Construction firm boss jailed and fined for collecting kickbacks, assaulting MOM officer

SINGAPORE - A construction firm's managing director was sentenced to three weeks' jail and fined $169,000 in the State Courts on Monday, for receiving kickbacks from foreign workers and assaulting a Manpower Ministry officer, said the ministry in a statement on Tuesday. He was also barred from hiring foreign workers.

Singapore permanent resident Sheng Jianzhong, 40, had received $85,380 in kickbacks as managing director of Sheng Yu Construction Builders from September 2012 to January 2013. This came from 24 foreign workers who each had to pay Sheng $7,200 to be hired.

After one worker complained in February 2013, MOM raided the construction site at Jalan Legundi near Sembawang Road. During the raid, when an MOM investigation officer tried to collect evidence, Sheng grabbed his left arm and thumb to stop him. The officer was injured.

Sheng had 38 charges of receiving kickbacks, one charge of obstruction of justice and one charge of use of criminal force on a civil servant against him. The prosecution proceeded with 13 charges of receiving kickbacks and one charge of use of criminal force to a civil servant. The remainder were taken into consideration.

Separately, in March, 45-year-old Singaporean Geng Shuzhen was convicted on three charges of receiving kickbacks, with eighteen other charges taken into consideration during sentencing. She was fined $15,000, with six weeks' jail if she defaults.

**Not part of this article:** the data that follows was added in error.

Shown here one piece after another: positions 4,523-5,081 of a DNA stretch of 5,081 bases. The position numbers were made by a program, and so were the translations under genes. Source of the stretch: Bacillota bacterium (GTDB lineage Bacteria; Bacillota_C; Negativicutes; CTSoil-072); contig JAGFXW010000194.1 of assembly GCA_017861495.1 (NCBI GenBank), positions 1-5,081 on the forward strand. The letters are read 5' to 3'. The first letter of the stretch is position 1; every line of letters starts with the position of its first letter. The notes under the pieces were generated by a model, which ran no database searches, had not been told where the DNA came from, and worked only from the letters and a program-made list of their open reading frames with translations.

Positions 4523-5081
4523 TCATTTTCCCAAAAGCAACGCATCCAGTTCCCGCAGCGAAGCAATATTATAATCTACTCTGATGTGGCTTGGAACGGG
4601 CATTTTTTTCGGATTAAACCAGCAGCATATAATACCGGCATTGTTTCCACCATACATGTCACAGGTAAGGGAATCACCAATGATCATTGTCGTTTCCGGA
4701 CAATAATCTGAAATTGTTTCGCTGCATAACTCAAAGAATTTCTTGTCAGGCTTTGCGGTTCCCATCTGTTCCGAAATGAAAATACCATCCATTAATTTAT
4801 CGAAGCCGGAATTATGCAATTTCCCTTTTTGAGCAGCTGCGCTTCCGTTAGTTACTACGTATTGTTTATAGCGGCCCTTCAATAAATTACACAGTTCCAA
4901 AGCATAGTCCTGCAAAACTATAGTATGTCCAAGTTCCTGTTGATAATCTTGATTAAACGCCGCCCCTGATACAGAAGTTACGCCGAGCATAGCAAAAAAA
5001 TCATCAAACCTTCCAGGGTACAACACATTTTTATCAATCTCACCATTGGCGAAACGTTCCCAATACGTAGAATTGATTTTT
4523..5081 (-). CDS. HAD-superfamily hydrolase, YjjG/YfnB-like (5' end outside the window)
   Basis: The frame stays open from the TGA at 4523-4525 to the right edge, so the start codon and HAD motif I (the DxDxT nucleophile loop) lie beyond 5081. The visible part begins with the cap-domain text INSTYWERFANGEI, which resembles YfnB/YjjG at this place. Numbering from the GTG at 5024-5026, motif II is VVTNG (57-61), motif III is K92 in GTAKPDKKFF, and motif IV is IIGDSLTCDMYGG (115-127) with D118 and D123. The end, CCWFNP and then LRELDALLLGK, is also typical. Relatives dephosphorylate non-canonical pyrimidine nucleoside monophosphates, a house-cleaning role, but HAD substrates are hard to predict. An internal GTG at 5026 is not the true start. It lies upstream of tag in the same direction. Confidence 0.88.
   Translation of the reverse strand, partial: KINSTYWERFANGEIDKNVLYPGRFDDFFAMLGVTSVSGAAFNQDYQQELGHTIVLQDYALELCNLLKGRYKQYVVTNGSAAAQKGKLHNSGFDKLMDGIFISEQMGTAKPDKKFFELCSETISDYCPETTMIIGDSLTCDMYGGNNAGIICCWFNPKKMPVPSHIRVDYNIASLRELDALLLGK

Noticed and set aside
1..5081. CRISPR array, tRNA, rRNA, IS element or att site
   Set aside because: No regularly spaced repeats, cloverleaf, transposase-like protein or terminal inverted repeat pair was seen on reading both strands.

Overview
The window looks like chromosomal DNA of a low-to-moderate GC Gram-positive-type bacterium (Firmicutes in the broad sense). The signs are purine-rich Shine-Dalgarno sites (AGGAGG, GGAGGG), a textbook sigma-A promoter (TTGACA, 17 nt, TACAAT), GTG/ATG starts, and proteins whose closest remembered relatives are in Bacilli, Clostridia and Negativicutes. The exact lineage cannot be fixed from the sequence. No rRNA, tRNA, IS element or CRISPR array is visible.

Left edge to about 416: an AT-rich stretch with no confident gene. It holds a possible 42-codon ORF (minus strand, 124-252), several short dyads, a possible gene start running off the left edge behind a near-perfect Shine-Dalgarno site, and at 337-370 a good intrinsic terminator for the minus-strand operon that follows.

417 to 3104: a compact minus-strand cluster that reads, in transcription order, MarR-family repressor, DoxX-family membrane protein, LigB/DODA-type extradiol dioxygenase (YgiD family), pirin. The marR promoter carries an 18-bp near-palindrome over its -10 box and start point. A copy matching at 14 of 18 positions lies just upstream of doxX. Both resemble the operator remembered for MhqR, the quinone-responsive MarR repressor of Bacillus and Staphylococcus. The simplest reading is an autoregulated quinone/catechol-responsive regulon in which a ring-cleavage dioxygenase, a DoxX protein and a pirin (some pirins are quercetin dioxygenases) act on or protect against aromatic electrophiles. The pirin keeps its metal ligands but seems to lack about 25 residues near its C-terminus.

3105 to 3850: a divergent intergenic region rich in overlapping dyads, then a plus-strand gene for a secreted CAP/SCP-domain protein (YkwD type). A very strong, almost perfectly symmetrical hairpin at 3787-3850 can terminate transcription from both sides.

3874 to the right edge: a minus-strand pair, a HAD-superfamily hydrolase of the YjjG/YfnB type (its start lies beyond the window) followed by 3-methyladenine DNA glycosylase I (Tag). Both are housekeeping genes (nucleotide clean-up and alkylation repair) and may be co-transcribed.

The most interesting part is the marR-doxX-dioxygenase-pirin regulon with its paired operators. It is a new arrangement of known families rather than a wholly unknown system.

In 2014, 15 employers were convicted of receiving kickbacks, compared to 17 in 2013. The highest fine meted out by the Court since November 2012 has been $36,000.

Said Mr Kevin Teoh, divisional director of MOM's Foreign Manpower Management Division: "We take a serious view of employers who collect kickbacks as it further increases the debt burden of foreign workers, and is detrimental to their well-being.

"We will continue to clamp down on such practices as in the case of Sheng Jianzhong."

He added: "With respect to using criminal force on a civil servant, perpetrators can expect the force of the law to be applied."

Under the Employment of Foreign Manpower Act, most money collected from foreign workers will be deemed as employment kickbacks, unless the reasons why they are collected can be properly accounted for. For each charge, those found guilty can be jailed for up to two years, fined up to $30,000, or both.

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